Photo: Tasos Katopodis/Getty Images

President Trump unveiled Wednesday his revamped list of potential Supreme Court justices that includes 20 new names, including Sens. Tom Cotton (R-Ark.) and Ted Cruz (R-Texas).

Why it matters: Top aides and advisers to the president urged him months ago to put together a new list of justices ahead of Election Day to pump up his base and remind them why a Republican needs to remain in the White House.

What they're saying: Cotton said in a statement that he was "honored" by the selection and added that he believes "the Supreme Court could use some more justices who understand the difference between applying the law and making the law."

  • Cruz said in a statement that he is "grateful for the president’s confidence in me and for his leadership in nominating principled constitutionalists to the federal bench."
  • Hawley tweeted that he has "no interest in the high court" and will "look forward to confirming constitutional conservatives" as a member of the Senate.

The other additions:

  • Bridget Bade, U.S. Court of Appeals for the Ninth Circuit
  • Paul Clement, partner with Kirkland & Ellis LLP
  • Stuart Kyle Duncan, U.S. Court of Appeals for the Fifth Circuit
  • Steven Engel, assistant attorney general for the Justice Department's Office of Legal Counsel
  • Noel Francisco, former U.S. solicitor general
  • James Ho, U.S. Court of Appeals for the Fifth Circuit
  • Gregory Katsas, U.S. Court of Appeals for the District of Columbia Circuit
  • Barbara Lagoa, U.S. Court of Appeals for the Eleventh Circuit
  • Christopher Landau, U.S. ambassador to Mexico
  • Carlos Muñiz, Supreme Court of Florida
  • Martha Pacold, U.S. District Court for the Northern District of Illinois
  • Peter Phipps, U.S. Court of Appeals for the Third Circuit
  • Sarah Pitlyk, U.S. District Court for the Eastern District of Missouri
  • Allison Jones Rushing, U.S. Court of Appeals for the Fourth Circuit
  • Kate Todd, deputy White House counsel
  • Lawrence VanDyke, U.S. Court of Appeals for the Ninth Circuit

What we're hearing: Judge Amy Coney Barrett, who has long been viewed in Trumpworld as next in line to fill a vacancy on the bench, is still at the top of the list after her inclusion on Trump's original list, along with Judge Amul Thapar and Sen. Mike Lee (R-Utah).

  • Many within the conservative movement have been lobbying the Trump administration to give more consideration to Lee, especially after his performance fiercely defending the Constitution during Trump's impeachment proceedings, one source familiar with the discussions tells Axios.

Behind the scenes: The list's release was originally slated to take place prior to the Republican National Convention — providing another talking point for Trump's re-election campaign.

  • White House Counsel Pat Cipollone played a big role in the creation of the list, sources involved in the process tell Axios.

The bottom line: "The list is a political statement as much as a working document," one of the sources said. “You're trying to create as many touch points as possible to people who you want to re-elect him as president, and energize them to help him get re-elected."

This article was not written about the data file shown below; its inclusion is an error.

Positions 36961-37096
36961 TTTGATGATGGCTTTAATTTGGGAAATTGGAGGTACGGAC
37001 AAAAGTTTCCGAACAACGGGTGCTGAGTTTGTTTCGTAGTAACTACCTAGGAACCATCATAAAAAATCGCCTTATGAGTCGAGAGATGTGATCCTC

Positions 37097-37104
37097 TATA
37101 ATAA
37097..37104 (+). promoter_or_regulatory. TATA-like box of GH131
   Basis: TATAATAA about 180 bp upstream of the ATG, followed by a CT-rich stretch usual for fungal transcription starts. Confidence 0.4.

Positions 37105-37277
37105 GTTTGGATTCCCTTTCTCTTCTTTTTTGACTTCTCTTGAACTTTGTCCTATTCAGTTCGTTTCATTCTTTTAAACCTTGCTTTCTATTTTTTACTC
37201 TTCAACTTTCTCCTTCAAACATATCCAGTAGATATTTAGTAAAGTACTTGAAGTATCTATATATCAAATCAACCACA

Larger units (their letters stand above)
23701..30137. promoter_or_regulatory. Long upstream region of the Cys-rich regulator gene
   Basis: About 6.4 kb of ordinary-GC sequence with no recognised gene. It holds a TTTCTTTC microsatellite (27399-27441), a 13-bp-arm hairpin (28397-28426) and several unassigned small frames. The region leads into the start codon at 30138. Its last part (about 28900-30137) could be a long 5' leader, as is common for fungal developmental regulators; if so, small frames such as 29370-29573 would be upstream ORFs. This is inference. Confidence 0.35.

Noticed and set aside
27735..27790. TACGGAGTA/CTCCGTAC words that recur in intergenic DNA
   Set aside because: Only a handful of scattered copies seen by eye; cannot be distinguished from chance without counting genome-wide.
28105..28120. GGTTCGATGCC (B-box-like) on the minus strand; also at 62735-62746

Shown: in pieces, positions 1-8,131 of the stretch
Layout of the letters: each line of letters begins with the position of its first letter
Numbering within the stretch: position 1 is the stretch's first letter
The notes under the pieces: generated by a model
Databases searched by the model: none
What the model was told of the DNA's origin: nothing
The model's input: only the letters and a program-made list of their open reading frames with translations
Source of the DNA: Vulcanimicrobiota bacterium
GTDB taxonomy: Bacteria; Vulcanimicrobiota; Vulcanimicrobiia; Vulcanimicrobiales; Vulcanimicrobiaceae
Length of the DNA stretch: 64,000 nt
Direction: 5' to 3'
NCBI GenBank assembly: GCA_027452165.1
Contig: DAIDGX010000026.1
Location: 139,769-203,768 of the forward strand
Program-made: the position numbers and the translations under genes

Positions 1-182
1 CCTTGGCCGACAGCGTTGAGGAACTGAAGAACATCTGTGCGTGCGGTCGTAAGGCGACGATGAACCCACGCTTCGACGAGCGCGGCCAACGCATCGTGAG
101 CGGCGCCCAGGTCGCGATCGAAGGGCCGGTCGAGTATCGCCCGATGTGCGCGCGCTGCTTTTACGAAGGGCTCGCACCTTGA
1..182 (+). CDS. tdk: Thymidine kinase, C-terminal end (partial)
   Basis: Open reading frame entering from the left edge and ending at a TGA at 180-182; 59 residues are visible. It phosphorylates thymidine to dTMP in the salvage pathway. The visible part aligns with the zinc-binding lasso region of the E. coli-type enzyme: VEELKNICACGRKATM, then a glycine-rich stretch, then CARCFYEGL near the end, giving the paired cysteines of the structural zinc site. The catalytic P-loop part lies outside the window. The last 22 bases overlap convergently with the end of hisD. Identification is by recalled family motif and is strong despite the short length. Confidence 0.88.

• "But secondly, it is a working document, in the sense that he’s making a commitment to pick from the list, so you can't just throw it to the political wind. You have to be committed to only putting people on the list that you’ll be comfortable appointing to the court.”

Go deeper

Supreme Court Justice Ruth Bader Ginsburg dies at 87

Ruth Bader Ginsburg. Photo: Tom Brenner/Getty Images

Justice Ruth Bader Ginsburg has died of metastatic pancreatic cancer at age 87, the Supreme Court announced Friday evening.

The big picture: Ginsburg had suffered from serious health issues over the past few years. As an attorney and then as a justice Ginsburg cemented a legacy as one of the foremost champions of women's rights, raising gender equality to a constitutional issue. Her death sets up a fight over filling a Supreme Court seat with less than 50 days until the election.

Mike Allen, author of AM
Updated 8 hours ago - Politics & Policy

Democrats' Armageddon option

A makeshift memorial outside the Supreme Court yesterday. Photo: Jose Luis Magana/AFP via Getty Images

Furious Democrats are considering total war — profound changes to two branches of government, and even adding stars to the flag — if Republicans jam through a Supreme Court nominee then lose control of the Senate.

On the table: Adding Supreme Court justices ... eliminating the Senate's 60-vote threshold to end filibusters ... and statehood for D.C. and Puerto Rico. "If he holds a vote in 2020, we pack the court in 2021," Rep. Joe Kennedy III (D-Mass.) tweeted.

A court fight for the ages

The flag flies at half-staff as people mourn on the Supreme Court steps last night. Photo: Tasos Katopodis/Getty Images

Ruth Bader Ginsburg — feminist icon, legal giant, toast of pop culture — left this statement with granddaughter Clara Spera as cancer closed in: "My most fervent wish is that I will not be replaced until a new president is installed."

The big picture: For all that the nation owes "Notorious RBG" — the hip-hop-inspired nickname she enjoyed and embraced — Republicans are planning to do their best to be sure her robe is quickly filled, despite that last wish, with her ideological polar opposite.